A team of researchers led by the Max Planck Institute for Biophysical Chemistry and the German Center for Neurodegenerative Diseases is the first to image the various stages of a protein’s unfolding, which may lend valuable insight to treatment of a number of diseases.
Protein folding and unfolding are crucial for a range of biological phenomena and human disease states. Conditions such as Alzheimer’s and Parkinson’s, for example, are caused by misfolded proteins that form insoluble clumps in the brain and eventually destroy the nerve cells. Understanding how proteins achieve or lose their three-dimensional structure is one of the most important questions in the biological sciences because proteins can only perform their functions properly if their amino acid chains are correctly folded.
But what exactly happens when proteins fold or unfold was previously nearly impossible to investigate. With heat and pressure, proteins easily lose their shape – and thus their function. Such methods are not suitable for directly observing their unfolding process, as the intermediate forms that occur are too transient.
By combining low temperatures and NMR spectroscopy, the scientists visualized seven intermediate forms of the CylR2 protein while cooling it down from 25°C to – 16°C. This particular protein was chosen because it is made of two identical subunits, which the team believed would make it easier to visualize. CylR2 is also a key protein for toxin production in Enterococcus faecalis, a pathogen frequently encountered in hospitals where it particularly jeopardizes patients with a weak immune system.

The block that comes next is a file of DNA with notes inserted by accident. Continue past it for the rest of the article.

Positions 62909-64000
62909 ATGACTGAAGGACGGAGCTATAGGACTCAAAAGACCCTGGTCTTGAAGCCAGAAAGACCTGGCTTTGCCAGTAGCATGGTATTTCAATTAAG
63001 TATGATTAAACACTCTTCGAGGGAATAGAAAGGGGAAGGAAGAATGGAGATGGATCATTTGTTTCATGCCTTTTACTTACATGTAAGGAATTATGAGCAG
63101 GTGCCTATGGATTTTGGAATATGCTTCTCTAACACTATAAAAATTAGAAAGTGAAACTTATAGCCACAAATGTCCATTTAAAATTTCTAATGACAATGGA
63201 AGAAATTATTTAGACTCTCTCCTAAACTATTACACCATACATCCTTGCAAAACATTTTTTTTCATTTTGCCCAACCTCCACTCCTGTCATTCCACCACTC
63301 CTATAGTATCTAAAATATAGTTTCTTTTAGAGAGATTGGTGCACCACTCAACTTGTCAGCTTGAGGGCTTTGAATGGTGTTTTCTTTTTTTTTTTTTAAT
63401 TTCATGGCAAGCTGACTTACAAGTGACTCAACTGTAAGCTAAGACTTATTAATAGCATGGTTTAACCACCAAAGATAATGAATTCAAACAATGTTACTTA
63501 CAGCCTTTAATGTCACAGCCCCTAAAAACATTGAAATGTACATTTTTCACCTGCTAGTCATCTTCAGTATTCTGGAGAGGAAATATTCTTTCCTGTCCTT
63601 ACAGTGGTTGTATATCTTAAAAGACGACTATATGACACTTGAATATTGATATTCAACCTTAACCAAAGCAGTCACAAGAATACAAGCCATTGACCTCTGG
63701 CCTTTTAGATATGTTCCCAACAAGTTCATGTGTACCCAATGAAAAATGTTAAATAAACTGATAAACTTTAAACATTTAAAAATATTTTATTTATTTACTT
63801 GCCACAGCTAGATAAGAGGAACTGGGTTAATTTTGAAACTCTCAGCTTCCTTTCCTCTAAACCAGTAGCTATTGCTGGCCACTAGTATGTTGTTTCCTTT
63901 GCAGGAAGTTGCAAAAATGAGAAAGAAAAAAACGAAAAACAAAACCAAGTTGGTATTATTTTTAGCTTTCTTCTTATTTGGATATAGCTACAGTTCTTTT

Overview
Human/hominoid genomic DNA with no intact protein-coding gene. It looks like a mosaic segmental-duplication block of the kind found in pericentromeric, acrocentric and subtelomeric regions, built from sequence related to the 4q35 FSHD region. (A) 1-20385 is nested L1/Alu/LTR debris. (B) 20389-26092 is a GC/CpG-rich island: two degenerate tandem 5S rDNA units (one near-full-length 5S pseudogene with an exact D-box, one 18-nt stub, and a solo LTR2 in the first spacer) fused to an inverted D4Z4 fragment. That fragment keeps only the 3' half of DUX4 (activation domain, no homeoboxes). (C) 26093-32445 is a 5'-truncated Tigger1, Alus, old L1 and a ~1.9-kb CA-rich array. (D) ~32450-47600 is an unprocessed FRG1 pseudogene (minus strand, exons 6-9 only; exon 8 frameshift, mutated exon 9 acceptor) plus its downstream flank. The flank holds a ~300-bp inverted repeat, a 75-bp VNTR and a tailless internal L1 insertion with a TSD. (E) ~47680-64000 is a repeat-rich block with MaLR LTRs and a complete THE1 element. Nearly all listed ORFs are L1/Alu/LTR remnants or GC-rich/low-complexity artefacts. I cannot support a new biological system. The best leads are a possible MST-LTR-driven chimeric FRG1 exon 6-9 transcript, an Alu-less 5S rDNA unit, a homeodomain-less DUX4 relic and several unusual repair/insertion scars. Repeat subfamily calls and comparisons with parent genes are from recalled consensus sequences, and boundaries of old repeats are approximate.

Their results show that the most instable intermediate form plays a key role in protein folding and serves as a trigger point. The scientists’ findings may contribute to a better understanding of how proteins adopt their structure and misfold during illness.
“If a protein is slowly cooled down, its intermediate forms accumulate in larger quantities than in commonly used denaturation methods, such as heat, pressure, or urea. We hoped that these quantities would be sufficient to examine the intermediate forms with nuclear magnetic resonance (NMR) spectroscopy,” said Markus Zweckstetter, head of the research group.
The research was conducted in collaboration with the Polish Academy of Sciences in Warsaw and the University of Warsaw. The study was published this week in Nature Chemical Biology: Cold denaturation of a protein dimer monitored at atomic resolution.
Image: “Snapshot” of the unfolding of the CylR2 protein from Enterococcus faecalis. If the protein is cooled from 25°C to -16°C, it successively breaks down into its two identical subunits. The latter are initially stable, but at -16°C they form an instable, dynamic protein form, which plays a key role in folding.
Source: Max Planck Institute